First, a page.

The three input sequences are combined by concatenating the different embeddings per-character position and the resulting sequence is fed through the torso of the model. The architecture of Ithaca’s torso consists of eight stacked transformer decoder blocks, inspired by the large-scale transformer model BigBird73. Every block uses four sparse attention heads (using global, local and random attention mechanisms), which reduce the context-length dependency from quadratic to linear, therefore enabling the model to handle lengthier sequences73 compared with classical transformers. Furthermore, the attention mechanism is ‘multi-head’ (Fig. 2) in the sense that it can learn to consider different types of information extracted from the input. For example, different attention heads may be sensitive to particular character sequences, or more perceptive to certain words and phrases with distinctive morphosyntactic or semantic features. Finally, to overcome problems that hinder the stacking of such complicated blocks, each transformer block uses residual connections and layer normalization (shown as ‘add and normalize’ in Fig. 2).
Ithaca’s torso outputs a sequence whose length is equal to the number of input characters, and each item in this sequence is a 2,048-dimensional embedding vector. Each task head consists of a two-layer feedforward network followed by a softmax function. There are three different task heads, handling region attribution, chronological attribution and restoration respectively. To predict the regions and dates, Ithaca uses the first output embedding (t = 1) and passes it on to the two corresponding heads. This arrangement is similar to that of DocBERT74 and works better than other pooling methods (such as mean- and max-pooling over the output embeddings) in our experimental evaluation. Finally, for the restoration task, Ithaca uses the remaining output embeddings (t > 1) as there is a direct correspondence with the input text characters: for each missing character position, the corresponding output embedding of the torso is fed to the head of the restoration task, which predicts the missing character.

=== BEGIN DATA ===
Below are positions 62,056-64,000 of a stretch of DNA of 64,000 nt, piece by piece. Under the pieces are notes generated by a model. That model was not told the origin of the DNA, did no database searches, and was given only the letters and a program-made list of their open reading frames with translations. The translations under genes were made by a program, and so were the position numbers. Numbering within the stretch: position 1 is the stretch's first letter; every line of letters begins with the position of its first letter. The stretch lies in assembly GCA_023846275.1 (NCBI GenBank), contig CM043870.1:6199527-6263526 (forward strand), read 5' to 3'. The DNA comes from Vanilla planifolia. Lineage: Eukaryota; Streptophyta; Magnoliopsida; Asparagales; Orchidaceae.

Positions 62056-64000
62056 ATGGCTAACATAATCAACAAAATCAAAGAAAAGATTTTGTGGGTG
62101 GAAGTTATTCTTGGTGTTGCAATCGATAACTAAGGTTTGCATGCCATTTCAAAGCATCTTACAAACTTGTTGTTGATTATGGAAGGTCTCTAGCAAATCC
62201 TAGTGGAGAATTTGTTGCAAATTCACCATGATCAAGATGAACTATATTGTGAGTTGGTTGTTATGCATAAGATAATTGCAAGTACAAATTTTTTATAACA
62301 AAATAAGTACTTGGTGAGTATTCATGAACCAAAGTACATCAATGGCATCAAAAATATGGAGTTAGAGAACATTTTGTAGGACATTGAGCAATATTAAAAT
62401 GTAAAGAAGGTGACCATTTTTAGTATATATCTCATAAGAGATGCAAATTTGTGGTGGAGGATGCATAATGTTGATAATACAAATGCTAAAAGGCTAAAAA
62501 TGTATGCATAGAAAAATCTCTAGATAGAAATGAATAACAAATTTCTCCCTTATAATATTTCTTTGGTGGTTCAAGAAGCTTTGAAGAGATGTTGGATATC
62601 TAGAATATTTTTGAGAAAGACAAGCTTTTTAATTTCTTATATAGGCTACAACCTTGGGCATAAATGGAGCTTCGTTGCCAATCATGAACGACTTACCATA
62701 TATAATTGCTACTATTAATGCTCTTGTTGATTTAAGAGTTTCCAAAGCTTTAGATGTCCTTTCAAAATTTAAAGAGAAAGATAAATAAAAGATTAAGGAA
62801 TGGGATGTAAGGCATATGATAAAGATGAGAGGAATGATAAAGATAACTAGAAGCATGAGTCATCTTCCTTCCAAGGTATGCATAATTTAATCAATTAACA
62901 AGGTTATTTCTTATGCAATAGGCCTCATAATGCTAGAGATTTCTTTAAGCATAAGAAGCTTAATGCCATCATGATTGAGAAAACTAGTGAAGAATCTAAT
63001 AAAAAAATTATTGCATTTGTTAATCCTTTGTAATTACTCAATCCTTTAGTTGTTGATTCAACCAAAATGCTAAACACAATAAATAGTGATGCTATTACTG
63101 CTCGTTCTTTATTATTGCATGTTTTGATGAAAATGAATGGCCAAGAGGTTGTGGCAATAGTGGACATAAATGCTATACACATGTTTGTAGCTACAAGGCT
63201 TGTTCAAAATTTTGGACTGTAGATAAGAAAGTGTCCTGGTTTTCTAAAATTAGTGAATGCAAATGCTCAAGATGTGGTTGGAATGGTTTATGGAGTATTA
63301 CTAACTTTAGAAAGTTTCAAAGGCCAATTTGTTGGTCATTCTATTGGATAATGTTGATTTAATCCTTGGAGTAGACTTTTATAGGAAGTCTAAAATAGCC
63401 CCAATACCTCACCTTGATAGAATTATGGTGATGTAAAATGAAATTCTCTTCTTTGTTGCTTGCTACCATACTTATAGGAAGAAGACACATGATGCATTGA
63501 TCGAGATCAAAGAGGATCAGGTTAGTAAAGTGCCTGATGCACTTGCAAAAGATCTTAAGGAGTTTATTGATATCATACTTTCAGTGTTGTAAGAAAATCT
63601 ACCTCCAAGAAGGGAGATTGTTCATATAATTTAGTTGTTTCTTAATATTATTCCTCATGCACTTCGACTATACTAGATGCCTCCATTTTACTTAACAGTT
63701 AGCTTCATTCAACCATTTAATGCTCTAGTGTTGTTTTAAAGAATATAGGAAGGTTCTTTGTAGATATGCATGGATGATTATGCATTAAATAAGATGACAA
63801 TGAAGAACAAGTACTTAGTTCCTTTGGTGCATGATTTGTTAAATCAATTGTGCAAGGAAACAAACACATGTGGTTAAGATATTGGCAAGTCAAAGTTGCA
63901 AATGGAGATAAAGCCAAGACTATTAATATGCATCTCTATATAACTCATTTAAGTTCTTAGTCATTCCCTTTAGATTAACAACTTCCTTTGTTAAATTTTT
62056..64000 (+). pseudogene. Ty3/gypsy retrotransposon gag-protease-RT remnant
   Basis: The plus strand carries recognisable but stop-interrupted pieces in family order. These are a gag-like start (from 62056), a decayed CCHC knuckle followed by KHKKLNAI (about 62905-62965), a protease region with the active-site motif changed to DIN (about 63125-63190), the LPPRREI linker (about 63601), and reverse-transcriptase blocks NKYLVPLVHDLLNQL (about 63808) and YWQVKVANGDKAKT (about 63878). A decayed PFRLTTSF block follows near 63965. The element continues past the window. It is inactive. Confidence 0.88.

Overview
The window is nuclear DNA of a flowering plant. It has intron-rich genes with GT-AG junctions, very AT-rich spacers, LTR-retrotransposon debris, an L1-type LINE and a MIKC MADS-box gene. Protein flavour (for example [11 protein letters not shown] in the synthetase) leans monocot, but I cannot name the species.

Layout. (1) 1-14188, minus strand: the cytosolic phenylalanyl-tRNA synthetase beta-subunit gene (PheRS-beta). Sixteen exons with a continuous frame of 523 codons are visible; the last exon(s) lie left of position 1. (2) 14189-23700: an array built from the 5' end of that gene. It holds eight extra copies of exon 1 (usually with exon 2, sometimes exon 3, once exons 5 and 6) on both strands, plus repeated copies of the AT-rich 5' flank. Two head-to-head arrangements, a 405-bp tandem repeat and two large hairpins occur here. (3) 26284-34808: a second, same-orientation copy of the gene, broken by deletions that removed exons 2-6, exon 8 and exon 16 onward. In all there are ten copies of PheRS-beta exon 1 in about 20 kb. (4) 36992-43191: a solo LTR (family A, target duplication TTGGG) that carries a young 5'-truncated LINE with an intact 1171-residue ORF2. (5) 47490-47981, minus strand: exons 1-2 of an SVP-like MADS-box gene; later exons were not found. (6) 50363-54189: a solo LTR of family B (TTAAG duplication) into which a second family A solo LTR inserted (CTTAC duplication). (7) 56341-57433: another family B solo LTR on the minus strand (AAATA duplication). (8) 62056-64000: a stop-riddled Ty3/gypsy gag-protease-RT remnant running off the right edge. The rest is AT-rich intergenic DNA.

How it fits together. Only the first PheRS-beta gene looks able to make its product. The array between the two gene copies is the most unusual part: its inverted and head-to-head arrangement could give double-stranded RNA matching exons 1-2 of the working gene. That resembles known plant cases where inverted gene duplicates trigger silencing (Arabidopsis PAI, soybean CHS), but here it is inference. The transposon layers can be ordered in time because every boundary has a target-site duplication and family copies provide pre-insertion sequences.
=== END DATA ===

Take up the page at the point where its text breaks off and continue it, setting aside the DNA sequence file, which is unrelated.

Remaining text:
Data preparation and augmentation
I.PHI may be the first multitask dataset of machine-actionable epigraphical text, but its size is still several orders of magnitude smaller than modern typical language datasets. To avert the risk of overfitting, which is common in large-scale deep neural network architectures, we apply several data augmentation methods, described below, to artificially increase the size of I.PHI’s training set. Our preliminary experimental evaluation found that these methods are crucial in achieving the reported performance. These augmentation methods are applied anew whenever a training inscription is re-encountered in each training epoch.
For each inscription, we select an arbitrary section of its text and ignore the remaining text. We implement this by first sampling a segment length between 50 and 768 characters, and then sampling the starting index of the segment. This method helps Ithaca to generalize and improve the handling of partial inputs.
Forcing the model to rely on contextual information often leads to improvements in prediction. To achieve this in our model, during training, we randomly hide up to half of the input text by replacing sequences of characters sampled from a geometric distribution (P = 0.1) with ‘–’. This span masking is intended to replicate the distribution over the length of missing characters estimated from the dataset, and uses the hidden ground-truth characters as target labels for the restoration task.
During training, we also delete words from each input text (without replacing them with any special characters in this case) with a 20% probability. Here, the goal is again to increase variability in the training data to improve the model’s ability to generalize over all possible ways in which inscriptions are damaged75.